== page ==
People living on and near the Navajo Nation have been grappling with the legacy of 40-plus years of uranium mining. According to EPA cleanup reports and congressional hearings, mines were abandoned, radioactive waste was left out in the open, and groundwater was contaminated.
This episode is the second half of a two-part series about uranium mining on the Navajo Nation. Part I discusses the history and economic forces that brought mining projects to Indigenous land. It also explores working conditions uranium miners faced, and the response of the federal government when workers exposed to harmful radiation spoke out.
Abandoned Mines, Abandoned Health – Part II continues the conversation with former uranium miners. It explores what a coalition of Indigenous leaders and non-Native locals are doing to force the cleanup of hazardous uranium mining sites and seek expanded recognition by the Radiation Exposure Compensation Act, which provides remuneration to former uranium workers harmed by radiation exposure.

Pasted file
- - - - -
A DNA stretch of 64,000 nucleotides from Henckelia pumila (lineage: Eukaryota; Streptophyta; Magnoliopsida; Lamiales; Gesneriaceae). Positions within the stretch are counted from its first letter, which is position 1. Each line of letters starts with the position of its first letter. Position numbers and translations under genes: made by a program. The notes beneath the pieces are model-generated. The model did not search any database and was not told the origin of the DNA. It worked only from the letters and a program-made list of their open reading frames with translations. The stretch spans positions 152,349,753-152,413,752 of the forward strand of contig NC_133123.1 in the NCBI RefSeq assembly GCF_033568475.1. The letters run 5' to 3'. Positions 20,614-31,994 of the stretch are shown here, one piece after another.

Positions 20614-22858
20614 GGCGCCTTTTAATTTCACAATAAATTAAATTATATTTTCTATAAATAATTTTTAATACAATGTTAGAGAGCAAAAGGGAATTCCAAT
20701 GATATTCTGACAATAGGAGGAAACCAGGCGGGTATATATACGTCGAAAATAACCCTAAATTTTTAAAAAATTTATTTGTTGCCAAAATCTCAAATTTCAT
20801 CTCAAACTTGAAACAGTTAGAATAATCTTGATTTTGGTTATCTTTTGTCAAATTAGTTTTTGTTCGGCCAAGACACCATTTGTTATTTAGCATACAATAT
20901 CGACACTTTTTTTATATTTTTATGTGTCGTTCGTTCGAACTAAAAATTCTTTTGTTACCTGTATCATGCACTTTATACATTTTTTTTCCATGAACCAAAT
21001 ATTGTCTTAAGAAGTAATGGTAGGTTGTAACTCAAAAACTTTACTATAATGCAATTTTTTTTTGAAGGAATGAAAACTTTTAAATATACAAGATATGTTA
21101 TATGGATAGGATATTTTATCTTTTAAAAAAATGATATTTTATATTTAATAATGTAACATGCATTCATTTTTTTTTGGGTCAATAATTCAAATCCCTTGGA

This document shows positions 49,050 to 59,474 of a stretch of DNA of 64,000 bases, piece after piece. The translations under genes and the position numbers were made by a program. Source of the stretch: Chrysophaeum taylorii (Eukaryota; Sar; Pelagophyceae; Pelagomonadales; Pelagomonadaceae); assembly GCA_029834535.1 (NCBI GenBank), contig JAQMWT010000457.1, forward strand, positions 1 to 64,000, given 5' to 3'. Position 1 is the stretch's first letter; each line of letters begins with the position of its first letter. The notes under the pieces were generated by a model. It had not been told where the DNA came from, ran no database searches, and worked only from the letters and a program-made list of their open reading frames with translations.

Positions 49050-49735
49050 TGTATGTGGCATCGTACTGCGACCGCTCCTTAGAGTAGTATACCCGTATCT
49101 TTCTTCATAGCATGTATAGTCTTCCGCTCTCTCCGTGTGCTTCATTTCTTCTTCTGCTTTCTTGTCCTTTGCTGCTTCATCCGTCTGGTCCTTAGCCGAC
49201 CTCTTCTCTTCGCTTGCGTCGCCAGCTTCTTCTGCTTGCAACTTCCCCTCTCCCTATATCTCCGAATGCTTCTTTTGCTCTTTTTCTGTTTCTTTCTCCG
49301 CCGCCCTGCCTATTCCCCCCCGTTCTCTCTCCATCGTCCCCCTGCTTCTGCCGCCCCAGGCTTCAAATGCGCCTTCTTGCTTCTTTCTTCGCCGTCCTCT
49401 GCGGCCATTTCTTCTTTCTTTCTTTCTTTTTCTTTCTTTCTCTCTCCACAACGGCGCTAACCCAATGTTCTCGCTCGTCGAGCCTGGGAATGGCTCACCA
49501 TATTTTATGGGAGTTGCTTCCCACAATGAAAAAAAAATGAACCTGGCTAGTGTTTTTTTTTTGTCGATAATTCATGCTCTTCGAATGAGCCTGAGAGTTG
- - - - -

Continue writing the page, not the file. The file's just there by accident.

The push for attention and recognition from Congress was difficult. Along the way, former workers and local residents formed advocacy groups focused on documenting worker health.
Former mine worker Phil Harrison was among those who went to Washington, D.C., to push for a cleanup plan.
“Seven of us testified,” Harrison recalled, “and, based on that, they gave a directive to federal agencies who said, ‘OK, EPA, BIA [Environmental Protection Agency, Bureau of Indian Affairs], nuclear regulatory commission. This is what we're going to do.’”
Citizens have also served as volunteers helping to shape environmental research on the lasting effects of uranium mining on the land.
Today, Indigenous groups say they continue to uncover pollution from the 1979 tailings pond spill near Church Rock, New Mexico. RECA is set to expire in June this year, unless Congress acts. Meanwhile, future uranium mining projects loom as a possibility.
Voices from the Episode:
Season 4 of “American Diagnosis” is a co-production of KHN and Just Human Productions.